All posts filed under “Forcing functions

Pier pressure

Pier pressure

   Deliberately routing users via a longer or more circuitous route is found in many forms (with a variety of intentions) from misleading road signs, to endless click-through screens, splitting up articles, periodic rearrangement of supermarket shelves, and so on. This kind of forcing function […]

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Design & Punishment

Design & Punishment

Design and Punishment, by Ben Cunningham. Photo from the Arts Institute at Bournemouth‘s 2007 Three Dimensional Design graduate directory. Very neatly linking the themes of the last two posts (devices to make users aware of their energy use, and intentionally uncomfortable seating) is the Design […]

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Learned down the gambling house

Learned down the gambling house

Michael Shanks’ Ten Things class at Stanford – which looks like a brilliant application of anthropological and archaeological thinking to design and technology – generated a very interesting project by William Choi and Antoine Sindhu analysing the architectures of control (psychological and physical) designed into […]

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Lean or mean?

Lean or mean?

Image from a flyer by Joscelyn Bingham. The Lean Seat bench, by Joscelyn Bingham, a graduating 3D Design student from University College Falmouth, is a ‘traditionally’ styled slatted wooden alternative to the (usually) unattractive anti-sit perches often found in public places. Note: the surface of […]

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The Terminal Bench

The Terminal Bench

Mags L Halliday – author of the Doctor Who novel History 101 – let me know about an ‘interesting’ design tactic being used at Heathrow’s Terminal 5. From the Guardian, by Julia Finch: Flying from the new Heathrow Terminal 5 and facing a lengthy delay? […]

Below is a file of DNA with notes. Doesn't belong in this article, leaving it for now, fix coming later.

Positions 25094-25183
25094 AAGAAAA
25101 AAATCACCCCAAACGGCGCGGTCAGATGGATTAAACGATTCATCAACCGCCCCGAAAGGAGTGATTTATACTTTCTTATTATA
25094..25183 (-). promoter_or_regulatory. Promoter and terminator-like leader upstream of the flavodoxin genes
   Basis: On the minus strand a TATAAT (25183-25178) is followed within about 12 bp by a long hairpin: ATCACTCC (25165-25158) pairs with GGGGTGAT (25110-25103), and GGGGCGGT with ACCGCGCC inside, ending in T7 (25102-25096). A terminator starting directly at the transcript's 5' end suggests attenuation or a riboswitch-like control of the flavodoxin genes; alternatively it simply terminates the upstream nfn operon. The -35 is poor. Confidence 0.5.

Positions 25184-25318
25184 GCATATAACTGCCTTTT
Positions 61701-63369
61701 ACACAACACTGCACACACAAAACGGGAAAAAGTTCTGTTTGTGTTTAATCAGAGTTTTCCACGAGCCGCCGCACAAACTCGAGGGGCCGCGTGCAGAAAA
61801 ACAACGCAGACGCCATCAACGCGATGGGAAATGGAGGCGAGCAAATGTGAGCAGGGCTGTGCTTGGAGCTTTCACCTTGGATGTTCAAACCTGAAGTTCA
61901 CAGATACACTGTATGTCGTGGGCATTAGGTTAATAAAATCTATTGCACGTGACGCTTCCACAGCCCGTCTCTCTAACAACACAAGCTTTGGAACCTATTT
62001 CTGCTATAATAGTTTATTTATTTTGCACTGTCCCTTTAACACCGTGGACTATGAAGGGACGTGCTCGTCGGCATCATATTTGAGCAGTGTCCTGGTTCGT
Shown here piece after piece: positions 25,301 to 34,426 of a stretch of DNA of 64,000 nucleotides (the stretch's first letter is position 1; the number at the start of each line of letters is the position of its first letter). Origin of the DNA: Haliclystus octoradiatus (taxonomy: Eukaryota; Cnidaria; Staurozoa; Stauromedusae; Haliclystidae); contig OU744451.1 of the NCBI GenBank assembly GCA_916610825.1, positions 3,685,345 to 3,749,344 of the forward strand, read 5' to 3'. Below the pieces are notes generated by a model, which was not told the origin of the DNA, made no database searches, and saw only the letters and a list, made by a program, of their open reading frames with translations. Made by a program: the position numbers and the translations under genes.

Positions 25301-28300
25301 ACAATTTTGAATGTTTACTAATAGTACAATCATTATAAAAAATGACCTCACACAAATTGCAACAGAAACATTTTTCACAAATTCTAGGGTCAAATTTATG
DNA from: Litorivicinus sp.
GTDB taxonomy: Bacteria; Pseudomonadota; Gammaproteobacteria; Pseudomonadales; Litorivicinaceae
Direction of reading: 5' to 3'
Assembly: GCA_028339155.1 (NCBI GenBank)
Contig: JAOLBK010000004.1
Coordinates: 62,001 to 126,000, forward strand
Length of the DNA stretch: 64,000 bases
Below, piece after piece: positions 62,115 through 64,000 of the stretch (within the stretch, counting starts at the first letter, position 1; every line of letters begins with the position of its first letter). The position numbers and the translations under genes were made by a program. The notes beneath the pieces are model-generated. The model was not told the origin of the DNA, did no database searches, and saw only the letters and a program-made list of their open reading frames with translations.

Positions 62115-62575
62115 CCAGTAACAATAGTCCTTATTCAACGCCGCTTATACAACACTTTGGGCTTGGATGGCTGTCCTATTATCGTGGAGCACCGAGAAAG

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Making exercise cooler

Making exercise cooler

Main image and above right: Snowdown aesthetic model; below right: Snowdown functional test rig prototype. Snowdown, by Matthew Barnett, is fantastic. Powered by a child exercising, moving the handle, it crushes ice cubes and compacts them to make snowballs. There are a lot of kids […]

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Ticket off (reprise)

Ticket off (reprise)

Last year we looked at the way that the pricing structure of no-change-given ticket machines is often – apparently – designed to lead to overpayment, and I posed the question of whether councils/car park operators actually draw up their budget based on a significant proportion […]

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Portioning blame

Portioning blame

McDonald’s, Toledo, Ohio, 1967. Image from DRB62 on Flickr. We’ve looked previously at the effect of portion/packaging sizes as a ‘choice of default’ architecture of control, and I’m aware that I have not yet reviewed Dr Brian Wansink‘s excellent Mindless Eating, which examines this and […]